It was back in 2015 when Michigan State last won the Big Ten, finishing the season 12-1. The Spartans were chosen for the College Football Playoff. At that point, Michigan State coach Mark Dantonio was at the highest point of his career. The 12-win season marked the third straight year in which Dantonio's Spartans had won at least 11 games and the fifth time they had done so in six years. Michigan State had certainly surpassed Michigan in the Big Ten hierarchy, and with three conference titles in six seasons, it was one of the top programs in the league.
That was only four years ago, but it feels a lot longer than that after watching Dantonio's Spartans fall to No. 15 Michigan 44-10 on Saturday. Michigan State was embarrassed by its in-state rival only a week after it blew a 31-10 lead against Illinois in the fourth quarter. Saturday's loss dropped MSU to 4-6 on the season, meaning the Spartans need to win out to finish at 6-6 and get to a bowl game.
It also felt like the last time we'll see Dantonio coaching in the Michigan State-Michigan game.
While that 2015 Big Ten title and CFP berth marked the high point of Dantonio's tenure, things have not been rosy since. Michigan State lost to Alabama 38-0 in the Cotton Bowl and then went 3-9 the following season. They recovered with a 10-3 season in 2017 but have come crashing back to Earth over the last two years. Even including that 10-3 season, Michigan State has now gone 24-24 since 2015, 15-19 in Big Ten play.
Against Michigan, Ohio State and Penn State -- Michigan State's chief rivals in the Big Ten East -- the Spartans are 3-9 since 2016. This season alone, those three teams have outscored the Spartans 106-27.
No wonder there have been rumblings and whispers about this being Dantonio's final season in East Lansing, Michigan. Those murmurs are only going to gain steam after Saturday's blowout loss.
Even before the Michigan game began, Dantonio was indirectly criticized by former Ohio State coach Urban Meyer. Now a member of Fox's college football pregame show, Meyer had some harsh words for what he's seen from Michigan State this season as an analyst.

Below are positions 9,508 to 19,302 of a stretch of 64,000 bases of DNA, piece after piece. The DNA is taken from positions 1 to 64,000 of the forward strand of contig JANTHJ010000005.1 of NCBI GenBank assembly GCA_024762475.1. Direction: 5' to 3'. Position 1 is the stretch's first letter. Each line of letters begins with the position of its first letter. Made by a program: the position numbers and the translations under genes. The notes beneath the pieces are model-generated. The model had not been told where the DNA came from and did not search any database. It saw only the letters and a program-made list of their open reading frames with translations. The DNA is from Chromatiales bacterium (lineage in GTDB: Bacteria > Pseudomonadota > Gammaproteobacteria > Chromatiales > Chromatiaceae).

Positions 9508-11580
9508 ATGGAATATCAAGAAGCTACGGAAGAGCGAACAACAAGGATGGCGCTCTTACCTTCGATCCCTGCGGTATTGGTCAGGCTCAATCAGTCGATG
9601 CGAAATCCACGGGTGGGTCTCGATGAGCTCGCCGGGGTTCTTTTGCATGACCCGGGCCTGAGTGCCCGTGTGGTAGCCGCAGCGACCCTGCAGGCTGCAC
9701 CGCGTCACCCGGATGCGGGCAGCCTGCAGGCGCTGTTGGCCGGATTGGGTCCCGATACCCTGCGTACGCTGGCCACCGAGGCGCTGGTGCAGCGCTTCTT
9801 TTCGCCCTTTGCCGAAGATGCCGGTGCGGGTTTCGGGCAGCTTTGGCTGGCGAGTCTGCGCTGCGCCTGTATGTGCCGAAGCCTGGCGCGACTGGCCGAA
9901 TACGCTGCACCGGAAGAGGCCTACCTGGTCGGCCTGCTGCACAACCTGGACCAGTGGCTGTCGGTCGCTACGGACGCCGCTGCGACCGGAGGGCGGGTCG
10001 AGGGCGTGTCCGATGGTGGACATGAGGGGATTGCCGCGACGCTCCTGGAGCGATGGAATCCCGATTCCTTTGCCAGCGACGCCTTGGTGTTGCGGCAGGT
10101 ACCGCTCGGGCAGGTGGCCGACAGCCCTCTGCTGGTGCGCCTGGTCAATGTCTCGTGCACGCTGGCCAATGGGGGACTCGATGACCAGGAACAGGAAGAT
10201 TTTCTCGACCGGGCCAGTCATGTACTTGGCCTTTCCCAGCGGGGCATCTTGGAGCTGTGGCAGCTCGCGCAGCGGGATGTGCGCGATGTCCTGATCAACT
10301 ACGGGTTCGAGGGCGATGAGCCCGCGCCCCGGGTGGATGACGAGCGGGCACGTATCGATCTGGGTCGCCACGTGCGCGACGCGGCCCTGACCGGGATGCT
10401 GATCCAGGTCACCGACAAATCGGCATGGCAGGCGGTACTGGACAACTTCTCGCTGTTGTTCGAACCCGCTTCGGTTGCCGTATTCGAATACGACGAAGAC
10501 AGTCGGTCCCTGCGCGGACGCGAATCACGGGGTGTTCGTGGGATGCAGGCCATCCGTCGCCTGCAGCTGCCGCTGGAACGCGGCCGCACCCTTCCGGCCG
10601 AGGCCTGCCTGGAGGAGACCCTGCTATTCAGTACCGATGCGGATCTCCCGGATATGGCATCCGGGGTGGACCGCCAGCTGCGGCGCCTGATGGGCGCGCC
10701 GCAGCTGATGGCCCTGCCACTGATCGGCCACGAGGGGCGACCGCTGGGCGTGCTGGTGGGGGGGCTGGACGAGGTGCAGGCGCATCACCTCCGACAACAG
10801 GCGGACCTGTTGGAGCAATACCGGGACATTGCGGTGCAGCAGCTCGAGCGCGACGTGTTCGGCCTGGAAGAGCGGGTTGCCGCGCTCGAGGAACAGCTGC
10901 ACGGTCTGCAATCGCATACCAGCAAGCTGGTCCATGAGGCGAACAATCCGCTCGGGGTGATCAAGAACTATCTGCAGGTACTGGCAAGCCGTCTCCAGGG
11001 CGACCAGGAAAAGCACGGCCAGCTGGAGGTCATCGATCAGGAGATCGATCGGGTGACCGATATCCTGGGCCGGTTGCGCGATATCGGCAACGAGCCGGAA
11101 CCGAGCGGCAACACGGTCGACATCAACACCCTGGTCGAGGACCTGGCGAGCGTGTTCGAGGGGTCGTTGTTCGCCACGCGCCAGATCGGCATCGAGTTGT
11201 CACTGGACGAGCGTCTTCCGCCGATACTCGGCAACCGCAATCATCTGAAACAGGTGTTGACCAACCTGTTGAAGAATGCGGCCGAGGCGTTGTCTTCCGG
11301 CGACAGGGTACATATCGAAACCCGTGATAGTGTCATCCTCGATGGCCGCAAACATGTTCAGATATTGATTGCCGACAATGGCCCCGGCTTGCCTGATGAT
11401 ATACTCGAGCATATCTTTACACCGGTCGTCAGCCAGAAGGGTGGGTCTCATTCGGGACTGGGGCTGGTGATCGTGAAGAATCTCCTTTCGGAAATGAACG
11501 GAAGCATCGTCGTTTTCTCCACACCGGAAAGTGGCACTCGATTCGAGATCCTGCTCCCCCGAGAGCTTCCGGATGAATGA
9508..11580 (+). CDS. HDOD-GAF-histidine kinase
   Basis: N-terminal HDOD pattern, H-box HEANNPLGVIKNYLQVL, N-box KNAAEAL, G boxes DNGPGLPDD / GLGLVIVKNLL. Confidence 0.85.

"You watch Michigan State play. How many NFL players do they got?" asked Meyer. "That doesn't look like the defenses I used to go against. They had first-round corners, Le'Veon Bell. I don't see that. That's coaches, recruiting, development."
All of which are responsibilities of the head coach.
This 2019 team has dealt with injuries as well as a suspension to defensive captain Joe Bachie. It's had six players enter the transfer portal since the season began. All of this should be taken into consideration when judging the season, but this team isn't an outlier. What we've seen from the Spartans this year is a continuation of what we've seen in the last couple of seasons.
As for Meyer's comment about the talent level of the roster, there's data to support his statement. From 2011-16 (coinciding with the 2010-15 seasons), there were 21 Michigan State players taken in the NFL Draft, an average of 3.5 players per season. Of those 21 draftees, six were selected in the first three rounds. In the last three drafts, the Spartans have seen five players taken with only two of them going in the first three rounds. A quick scroll through the CBS Sports' NFL Draft Prospect rankings for 2020 doesn't show a single Spartans player in the top 100.
Now, none of this should overshadow what Dantonio has accomplished during his time in East Lansing. His 111 wins with the Spartans are more than any other coach in program history. His stretch of success between 2010-17 was the best run that Michigan State's had since the 1950s and 1960s when it claimed all six of its national titles. But Dantonio is also operating without the athletic director that hired him, and he's gone 11-12 under new leadership with five straight losses this season.
All good things must come to an end, and it certainly feels like that end will be coming soon enough for Dantonio in the green and white.